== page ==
Our research in Human Interactive Robotics focuses on allowing robots to perform human tasks in the real world and allowing humans to perform tasks in a virtual world.
A large area of research is how to build hardware that allows robots to move and manipulate tools and objects in a human environment to perform challenging human tasks. For example, perhaps we want a robot to tighten a few loose screws and bolts around the house. Rather than designing a glorified power screw-driver that does only that task, we want to design a robot that can drive into the garage, open the tool chest, select and pick-up an appropriate screw-driver, drive up the stairs, and tighten the sink faucet. Towards this end, we designed mobile robots, like PR1 and PR2 as well as better arms and hands for manipulating common objects and tools that humans use with ease.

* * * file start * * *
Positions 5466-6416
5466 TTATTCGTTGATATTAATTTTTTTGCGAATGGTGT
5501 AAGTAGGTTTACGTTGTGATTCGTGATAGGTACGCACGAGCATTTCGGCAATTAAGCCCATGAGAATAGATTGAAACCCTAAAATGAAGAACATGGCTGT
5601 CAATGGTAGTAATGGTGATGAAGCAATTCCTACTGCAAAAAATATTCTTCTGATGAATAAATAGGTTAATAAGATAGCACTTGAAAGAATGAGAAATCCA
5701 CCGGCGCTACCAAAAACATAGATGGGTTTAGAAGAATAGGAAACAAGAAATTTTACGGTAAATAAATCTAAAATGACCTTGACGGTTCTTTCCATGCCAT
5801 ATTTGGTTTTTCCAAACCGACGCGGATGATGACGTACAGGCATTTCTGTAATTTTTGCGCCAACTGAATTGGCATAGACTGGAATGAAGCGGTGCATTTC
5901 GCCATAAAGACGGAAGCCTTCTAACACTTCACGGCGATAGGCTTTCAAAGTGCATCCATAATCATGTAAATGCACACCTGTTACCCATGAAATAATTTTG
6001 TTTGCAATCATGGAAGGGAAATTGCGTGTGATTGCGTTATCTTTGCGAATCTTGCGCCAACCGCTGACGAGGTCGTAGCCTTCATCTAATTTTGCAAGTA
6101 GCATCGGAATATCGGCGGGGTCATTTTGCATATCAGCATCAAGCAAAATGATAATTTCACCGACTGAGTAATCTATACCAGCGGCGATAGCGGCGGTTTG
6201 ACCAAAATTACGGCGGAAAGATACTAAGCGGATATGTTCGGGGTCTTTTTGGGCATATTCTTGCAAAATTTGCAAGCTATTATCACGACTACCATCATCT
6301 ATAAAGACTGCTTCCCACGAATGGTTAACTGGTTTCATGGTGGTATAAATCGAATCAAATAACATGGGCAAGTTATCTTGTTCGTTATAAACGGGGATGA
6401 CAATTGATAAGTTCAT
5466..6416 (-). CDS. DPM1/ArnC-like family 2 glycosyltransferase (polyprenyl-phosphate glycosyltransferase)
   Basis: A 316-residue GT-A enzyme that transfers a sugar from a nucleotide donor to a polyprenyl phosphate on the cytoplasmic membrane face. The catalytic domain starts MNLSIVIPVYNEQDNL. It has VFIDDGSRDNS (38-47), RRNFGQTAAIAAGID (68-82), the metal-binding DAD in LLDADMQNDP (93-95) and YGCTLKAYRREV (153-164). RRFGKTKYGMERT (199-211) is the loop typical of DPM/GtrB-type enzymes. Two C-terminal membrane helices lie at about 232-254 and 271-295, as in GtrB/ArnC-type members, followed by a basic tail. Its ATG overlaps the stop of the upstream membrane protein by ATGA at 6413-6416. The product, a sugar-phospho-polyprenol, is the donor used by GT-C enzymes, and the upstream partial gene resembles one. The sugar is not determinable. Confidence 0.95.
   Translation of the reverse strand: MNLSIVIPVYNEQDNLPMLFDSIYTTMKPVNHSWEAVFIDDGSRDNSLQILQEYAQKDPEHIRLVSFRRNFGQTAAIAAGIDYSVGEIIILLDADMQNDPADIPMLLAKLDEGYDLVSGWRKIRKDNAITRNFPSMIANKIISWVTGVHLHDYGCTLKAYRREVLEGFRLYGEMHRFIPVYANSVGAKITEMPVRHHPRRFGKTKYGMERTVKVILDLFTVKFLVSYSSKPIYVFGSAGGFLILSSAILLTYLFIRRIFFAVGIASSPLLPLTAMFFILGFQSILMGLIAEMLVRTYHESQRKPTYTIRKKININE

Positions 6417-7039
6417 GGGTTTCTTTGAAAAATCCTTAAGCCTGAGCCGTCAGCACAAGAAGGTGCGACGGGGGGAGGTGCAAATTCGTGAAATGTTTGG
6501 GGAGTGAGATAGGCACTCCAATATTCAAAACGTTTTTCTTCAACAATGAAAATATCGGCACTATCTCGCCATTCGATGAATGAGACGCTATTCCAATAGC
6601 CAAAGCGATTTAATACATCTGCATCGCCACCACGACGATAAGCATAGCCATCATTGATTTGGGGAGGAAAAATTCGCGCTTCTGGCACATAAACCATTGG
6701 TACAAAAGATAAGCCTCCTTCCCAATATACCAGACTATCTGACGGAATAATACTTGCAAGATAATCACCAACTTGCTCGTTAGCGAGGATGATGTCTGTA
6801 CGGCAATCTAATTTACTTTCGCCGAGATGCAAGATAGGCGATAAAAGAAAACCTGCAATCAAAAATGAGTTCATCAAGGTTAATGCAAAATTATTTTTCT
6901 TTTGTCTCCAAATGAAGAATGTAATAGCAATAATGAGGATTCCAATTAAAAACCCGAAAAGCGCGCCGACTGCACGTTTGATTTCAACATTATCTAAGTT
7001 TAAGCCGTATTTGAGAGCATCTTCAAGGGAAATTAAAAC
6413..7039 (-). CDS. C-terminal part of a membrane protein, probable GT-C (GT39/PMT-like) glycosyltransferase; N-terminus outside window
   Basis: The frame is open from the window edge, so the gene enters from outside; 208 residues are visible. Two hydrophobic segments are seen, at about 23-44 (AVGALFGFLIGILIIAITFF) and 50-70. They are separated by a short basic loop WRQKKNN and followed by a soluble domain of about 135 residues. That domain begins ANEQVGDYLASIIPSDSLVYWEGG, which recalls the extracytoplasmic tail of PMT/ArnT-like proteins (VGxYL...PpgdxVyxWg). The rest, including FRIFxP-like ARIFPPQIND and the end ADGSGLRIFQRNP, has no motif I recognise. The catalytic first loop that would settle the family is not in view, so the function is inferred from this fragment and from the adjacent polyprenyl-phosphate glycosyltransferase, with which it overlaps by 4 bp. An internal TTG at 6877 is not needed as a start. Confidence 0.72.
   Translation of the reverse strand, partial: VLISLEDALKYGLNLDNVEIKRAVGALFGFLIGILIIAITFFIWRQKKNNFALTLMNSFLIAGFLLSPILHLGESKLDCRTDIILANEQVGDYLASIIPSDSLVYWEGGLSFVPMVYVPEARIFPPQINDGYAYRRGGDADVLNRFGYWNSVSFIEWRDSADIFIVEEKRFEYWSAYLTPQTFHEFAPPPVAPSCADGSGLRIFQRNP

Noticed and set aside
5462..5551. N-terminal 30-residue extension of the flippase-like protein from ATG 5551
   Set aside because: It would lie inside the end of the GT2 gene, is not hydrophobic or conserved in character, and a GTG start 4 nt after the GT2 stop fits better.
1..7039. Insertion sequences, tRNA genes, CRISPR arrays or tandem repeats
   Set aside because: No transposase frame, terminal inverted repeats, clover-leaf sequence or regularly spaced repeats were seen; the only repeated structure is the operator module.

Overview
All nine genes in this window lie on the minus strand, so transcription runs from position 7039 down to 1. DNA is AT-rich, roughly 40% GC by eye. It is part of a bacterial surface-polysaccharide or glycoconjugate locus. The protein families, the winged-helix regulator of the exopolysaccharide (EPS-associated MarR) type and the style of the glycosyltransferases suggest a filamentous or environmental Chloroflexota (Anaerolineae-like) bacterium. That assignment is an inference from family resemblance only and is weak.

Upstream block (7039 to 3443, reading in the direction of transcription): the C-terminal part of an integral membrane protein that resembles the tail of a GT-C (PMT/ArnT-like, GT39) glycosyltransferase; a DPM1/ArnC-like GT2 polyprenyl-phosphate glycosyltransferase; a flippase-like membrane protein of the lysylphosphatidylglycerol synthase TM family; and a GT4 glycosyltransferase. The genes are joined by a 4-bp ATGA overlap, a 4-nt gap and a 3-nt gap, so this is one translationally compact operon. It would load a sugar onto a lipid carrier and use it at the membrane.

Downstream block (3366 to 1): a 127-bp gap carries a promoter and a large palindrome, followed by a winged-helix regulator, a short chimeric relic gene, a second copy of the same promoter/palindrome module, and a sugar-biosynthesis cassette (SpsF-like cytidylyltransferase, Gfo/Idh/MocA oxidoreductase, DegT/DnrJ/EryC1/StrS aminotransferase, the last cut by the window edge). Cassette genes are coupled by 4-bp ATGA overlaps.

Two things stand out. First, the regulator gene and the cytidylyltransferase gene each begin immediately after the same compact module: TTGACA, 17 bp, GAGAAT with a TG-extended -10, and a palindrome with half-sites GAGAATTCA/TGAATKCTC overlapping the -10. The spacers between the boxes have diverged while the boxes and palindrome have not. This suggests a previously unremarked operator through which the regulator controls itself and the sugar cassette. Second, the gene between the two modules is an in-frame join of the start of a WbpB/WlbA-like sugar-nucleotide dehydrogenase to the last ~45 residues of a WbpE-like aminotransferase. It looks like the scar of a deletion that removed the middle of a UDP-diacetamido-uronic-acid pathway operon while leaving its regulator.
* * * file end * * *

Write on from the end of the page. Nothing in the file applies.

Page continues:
The required intelligence for a robot to perform complex human tasks autonomously is another research interest. Along these lines, we developed an integrated system for the PR2 robot to autonomously purchase coffee from a coffee shop near our lab and return with it. This required successful navigation of the doors and the elevators in our building as well as the development of a process for passing objects to and from untrained humans.